More U.S. Troops Going to Iraq

December 4, 2004

On December 1, U.S. military officials announced that they were sending more troops to Iraq and expanding the U.S. troop levels there to the highest level of the war -- even higher than during the initial invasion in March 2003 -- in order "to bolster security."

Brig. General David Rodriguez, deputy operations director of the Joint Staff, told reporters that the American force will expand from 138,000 troops today to about 150,000 by January.

The troop expansion will be achieved by sending about 1,500 troops from the 82nd Airborne Division in Fort Bragg, N.C., this month and by extending the combat tours of about 10,400 troops already in Iraq.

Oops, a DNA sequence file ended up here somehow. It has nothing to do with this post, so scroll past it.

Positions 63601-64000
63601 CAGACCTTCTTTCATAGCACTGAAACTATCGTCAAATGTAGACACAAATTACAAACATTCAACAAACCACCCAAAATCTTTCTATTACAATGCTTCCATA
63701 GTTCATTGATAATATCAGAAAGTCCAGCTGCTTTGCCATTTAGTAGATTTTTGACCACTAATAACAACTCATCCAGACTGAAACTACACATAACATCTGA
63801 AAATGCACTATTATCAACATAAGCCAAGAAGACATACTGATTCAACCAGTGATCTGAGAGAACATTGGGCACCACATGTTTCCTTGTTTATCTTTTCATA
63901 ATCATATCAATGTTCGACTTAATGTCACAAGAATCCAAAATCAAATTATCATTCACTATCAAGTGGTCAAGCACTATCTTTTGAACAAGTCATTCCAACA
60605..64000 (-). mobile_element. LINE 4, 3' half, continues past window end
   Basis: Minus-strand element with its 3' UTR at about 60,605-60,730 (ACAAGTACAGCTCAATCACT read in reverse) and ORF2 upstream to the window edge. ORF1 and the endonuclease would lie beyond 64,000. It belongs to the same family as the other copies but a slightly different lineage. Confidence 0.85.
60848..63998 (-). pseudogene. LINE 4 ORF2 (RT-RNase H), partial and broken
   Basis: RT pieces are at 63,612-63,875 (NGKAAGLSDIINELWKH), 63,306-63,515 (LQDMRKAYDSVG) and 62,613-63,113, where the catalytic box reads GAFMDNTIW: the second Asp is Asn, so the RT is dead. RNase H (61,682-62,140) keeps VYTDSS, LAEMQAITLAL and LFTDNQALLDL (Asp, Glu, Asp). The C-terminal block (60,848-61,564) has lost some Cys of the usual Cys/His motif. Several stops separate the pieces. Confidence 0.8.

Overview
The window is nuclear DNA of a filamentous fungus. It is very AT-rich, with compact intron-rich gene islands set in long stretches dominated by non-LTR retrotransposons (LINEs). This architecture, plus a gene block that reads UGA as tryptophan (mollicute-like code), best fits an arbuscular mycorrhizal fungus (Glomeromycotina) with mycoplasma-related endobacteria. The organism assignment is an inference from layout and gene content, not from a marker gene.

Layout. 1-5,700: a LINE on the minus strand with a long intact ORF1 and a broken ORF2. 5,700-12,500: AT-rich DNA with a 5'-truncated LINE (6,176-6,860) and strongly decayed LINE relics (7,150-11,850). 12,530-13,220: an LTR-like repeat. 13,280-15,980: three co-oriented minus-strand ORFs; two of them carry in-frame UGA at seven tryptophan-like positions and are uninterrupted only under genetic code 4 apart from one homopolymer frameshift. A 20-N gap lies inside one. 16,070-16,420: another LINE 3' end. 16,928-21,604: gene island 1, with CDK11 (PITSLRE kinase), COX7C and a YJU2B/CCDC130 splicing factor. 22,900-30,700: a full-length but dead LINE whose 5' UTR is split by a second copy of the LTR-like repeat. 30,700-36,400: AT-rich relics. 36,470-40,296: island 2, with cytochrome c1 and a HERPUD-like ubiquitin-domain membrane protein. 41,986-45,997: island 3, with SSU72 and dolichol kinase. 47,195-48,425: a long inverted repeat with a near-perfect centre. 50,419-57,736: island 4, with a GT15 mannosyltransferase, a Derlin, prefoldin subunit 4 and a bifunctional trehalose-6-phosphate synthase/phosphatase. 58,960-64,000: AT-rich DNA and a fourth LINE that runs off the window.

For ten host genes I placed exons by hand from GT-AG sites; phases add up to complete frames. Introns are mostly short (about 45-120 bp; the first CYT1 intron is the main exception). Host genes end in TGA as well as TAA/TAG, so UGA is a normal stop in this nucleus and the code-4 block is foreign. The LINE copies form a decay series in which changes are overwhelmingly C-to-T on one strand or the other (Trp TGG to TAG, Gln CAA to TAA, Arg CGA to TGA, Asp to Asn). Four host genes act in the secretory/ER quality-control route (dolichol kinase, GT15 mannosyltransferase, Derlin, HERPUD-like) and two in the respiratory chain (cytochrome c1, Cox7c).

One unit, the 2nd Brigade of the 1st Cavalry Division, is being extended for the second time. Its soldiers originally were told they would be going home in November at the end of a 10-month assignment, but in October they got the news that they would remain until mid-January. Now they are being extended until at least mid-March.

Military officials have said repeatedly in recent weeks that they were considering this increase, and may even send additional troops in the future.

Senator Jack Reed of Rhode Island said of the new deployment: "This announcement makes it clear that commanders in Iraq need more troops and that this will be a long and very expensive process for the United States," Reed said. "It is still not clear whether Iraq will emerge from this chronic violence as a viable and stable country."